This struggle and turn of events explains why the "pot of gold" is still unsought for, but does not quite make plain why we cannot present, in a hundred (or 2-300 pages) instead of four or five, material of so important a nature. Important, because there is as much and as good evidence here, for the existence of the discarnate Captain G O L D, as there is for your neighbor - John Smith - lacking only his easy visibility. Because all fumbling-mumbling about telepathy, delusions, subconscious prankings, trickery and the like, breaks down at every attempt to apply it. We can't make the case for this, because we can't give the whole story - but it is cases like this which fill us with contempt for all pussyfooters, dream-mongers, and fact-dodgers - for people who cannot or will not realize that the burden of proof is on whoever says, "No, that is not John Jones; that is a subliminal projection, personification, personalization, hallucination, hypnosis - anything, in fact, except J.J. himself." Our own conviction asserts the objective existence of John Jones and Captain G O L D as fully formed personalities, and until some one offers an alternative theory at least half as reasonable, we hold our flat feet firm on solid ground.
Lastly then, we do not and cannot tell the whole story for the following reason. Of the three women, Mrs C was by far the most mediumistic. She was absent during many of these happenings, but returned when the worst was over, and when the project of making a complete record was being considered. Immediately, another entity, a Being of great power and speaking as with high authority, communicated with the group, and the gist of his words was this: that Captain G O L D and all his cronies were evil and earth-bound, a center and focus of evil energies, and that they drew their life forces from the here-living, especially from all who gave them any measure of attention in their thoughts. "You will do as you please," said this Communicator, "but the right thing, the Christ-like thing to do, is to wipe the slate clean, put all thought of G O L D and his fellows from you forever, above all say nothing, write nothing to sustain this evil life, or to draw the attention of any other earth person to its existence. Thus it will the sooner wither and die away . . . ."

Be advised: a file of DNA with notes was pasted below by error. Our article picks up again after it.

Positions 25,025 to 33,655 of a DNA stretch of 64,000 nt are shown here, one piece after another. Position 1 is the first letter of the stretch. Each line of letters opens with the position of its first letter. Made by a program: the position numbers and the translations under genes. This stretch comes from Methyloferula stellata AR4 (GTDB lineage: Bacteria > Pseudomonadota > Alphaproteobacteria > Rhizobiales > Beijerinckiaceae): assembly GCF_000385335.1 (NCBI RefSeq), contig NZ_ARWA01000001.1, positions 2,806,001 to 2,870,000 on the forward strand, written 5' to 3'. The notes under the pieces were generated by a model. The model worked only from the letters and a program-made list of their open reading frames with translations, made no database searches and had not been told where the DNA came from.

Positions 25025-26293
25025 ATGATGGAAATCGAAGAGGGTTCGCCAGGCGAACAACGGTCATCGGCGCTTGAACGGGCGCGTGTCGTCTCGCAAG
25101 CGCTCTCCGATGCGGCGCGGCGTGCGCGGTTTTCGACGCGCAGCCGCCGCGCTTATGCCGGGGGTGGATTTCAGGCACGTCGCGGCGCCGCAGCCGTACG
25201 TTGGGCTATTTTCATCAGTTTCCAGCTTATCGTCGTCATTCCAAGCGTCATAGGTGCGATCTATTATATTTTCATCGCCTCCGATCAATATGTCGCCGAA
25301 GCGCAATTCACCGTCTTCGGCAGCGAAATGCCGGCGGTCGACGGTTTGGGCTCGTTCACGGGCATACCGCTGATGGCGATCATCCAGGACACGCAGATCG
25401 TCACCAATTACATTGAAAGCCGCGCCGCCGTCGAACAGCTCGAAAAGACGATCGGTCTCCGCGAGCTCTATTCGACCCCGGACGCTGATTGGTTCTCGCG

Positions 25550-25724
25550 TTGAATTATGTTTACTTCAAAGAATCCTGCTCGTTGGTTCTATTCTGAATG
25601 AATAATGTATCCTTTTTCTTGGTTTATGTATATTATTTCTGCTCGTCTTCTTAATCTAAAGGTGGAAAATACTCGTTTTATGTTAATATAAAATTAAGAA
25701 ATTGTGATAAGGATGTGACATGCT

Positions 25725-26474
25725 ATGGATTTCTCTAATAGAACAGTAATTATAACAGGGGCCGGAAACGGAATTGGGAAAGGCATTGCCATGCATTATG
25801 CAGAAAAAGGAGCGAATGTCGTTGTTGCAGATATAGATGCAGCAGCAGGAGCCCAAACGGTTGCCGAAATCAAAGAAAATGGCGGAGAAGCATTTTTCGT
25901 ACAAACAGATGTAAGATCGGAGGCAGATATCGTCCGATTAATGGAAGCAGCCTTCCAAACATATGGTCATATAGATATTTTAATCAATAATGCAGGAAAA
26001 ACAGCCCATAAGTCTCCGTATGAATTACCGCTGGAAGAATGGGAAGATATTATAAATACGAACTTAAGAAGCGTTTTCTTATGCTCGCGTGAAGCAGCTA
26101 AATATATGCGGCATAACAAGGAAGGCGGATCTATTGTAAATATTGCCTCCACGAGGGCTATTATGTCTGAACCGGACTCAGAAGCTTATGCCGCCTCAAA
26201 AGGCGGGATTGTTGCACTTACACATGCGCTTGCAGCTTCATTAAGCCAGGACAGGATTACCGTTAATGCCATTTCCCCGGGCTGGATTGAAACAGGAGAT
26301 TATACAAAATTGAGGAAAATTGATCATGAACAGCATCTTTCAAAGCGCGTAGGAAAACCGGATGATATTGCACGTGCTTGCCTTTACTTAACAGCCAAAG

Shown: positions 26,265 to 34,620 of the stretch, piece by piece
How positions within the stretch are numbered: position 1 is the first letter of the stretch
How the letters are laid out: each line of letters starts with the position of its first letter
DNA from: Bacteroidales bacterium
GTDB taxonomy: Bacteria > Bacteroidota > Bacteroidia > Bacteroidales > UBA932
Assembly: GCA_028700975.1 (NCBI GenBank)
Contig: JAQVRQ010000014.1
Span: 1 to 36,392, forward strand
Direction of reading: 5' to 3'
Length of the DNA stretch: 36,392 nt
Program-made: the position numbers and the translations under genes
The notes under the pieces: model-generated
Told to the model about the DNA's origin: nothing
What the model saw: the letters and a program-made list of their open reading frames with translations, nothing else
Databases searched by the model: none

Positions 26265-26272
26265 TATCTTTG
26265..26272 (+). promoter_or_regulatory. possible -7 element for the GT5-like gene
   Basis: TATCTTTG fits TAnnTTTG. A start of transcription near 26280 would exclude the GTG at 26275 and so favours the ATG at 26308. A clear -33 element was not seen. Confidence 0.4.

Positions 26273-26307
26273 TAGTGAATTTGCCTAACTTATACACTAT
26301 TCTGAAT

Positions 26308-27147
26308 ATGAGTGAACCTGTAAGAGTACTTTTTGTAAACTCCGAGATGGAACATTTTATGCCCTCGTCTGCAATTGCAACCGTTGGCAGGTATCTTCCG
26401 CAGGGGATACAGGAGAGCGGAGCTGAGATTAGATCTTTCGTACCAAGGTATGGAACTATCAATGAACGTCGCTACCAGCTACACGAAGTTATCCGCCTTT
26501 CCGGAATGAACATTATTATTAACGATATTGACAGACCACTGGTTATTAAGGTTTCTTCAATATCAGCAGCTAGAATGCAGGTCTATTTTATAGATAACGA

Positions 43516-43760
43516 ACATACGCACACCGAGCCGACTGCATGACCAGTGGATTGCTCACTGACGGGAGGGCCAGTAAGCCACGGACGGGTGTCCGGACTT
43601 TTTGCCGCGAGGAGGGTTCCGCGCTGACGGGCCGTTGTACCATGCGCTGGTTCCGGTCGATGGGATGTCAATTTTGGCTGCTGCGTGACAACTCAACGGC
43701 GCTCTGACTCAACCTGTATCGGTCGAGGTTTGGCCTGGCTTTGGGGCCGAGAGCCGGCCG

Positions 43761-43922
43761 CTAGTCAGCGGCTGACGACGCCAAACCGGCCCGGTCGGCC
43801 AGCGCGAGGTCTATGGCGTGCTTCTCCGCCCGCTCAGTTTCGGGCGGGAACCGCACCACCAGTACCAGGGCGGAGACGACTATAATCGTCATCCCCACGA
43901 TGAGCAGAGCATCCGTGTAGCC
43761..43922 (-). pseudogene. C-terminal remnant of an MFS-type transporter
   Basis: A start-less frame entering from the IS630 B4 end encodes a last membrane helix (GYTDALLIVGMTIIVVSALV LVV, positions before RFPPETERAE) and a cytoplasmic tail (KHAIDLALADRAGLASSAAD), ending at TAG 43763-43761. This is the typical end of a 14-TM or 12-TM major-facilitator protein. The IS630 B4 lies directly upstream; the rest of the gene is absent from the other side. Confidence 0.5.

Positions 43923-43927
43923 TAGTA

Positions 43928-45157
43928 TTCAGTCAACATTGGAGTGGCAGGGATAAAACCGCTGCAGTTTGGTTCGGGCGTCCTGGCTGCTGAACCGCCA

We did not hear this communicator, but his effect on the group was overwhelming; not one of them seems to have thought of disregarding his advice. It is because of this that we have concealed, in this article, all places and identities, and can give  only our unsupported word for genuineness and truth. It may be that even so, we have incurred the grave displeasure of our friends, we could point out that there are other points of view; and that the factual verification of occult concepts is of great importance, and that the suppression of case histories of this type may work more harm than the good it is said to serve. But no one, of course, can prove such contentions pro or contra.
Interference of this sort, for good or doubtful motives, is all too common in psychical studies. It is one reason for our ignorance, but for all we know it may serve far higher purposes than our difficult instruction.
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EARTH ~ BOUND
Soul whirled with young body
In a frolic so gay
It grew forgetful of
Its heavenly yesterday,
Its natural solemn music,
So giddy was the play.
Then body grew a-weary
And leaned to soul in tears;
But soul was dreaming over
The folly of young years,
It had nothing but ancient folly
To soothe its lover's fears.
When body lay in stillness
The soul could not recall
The aery solemn being
It had before its fall,
It was tangled in old folly;
The earth had it in thrall . . .
R. I. E. (from Irish Statesman)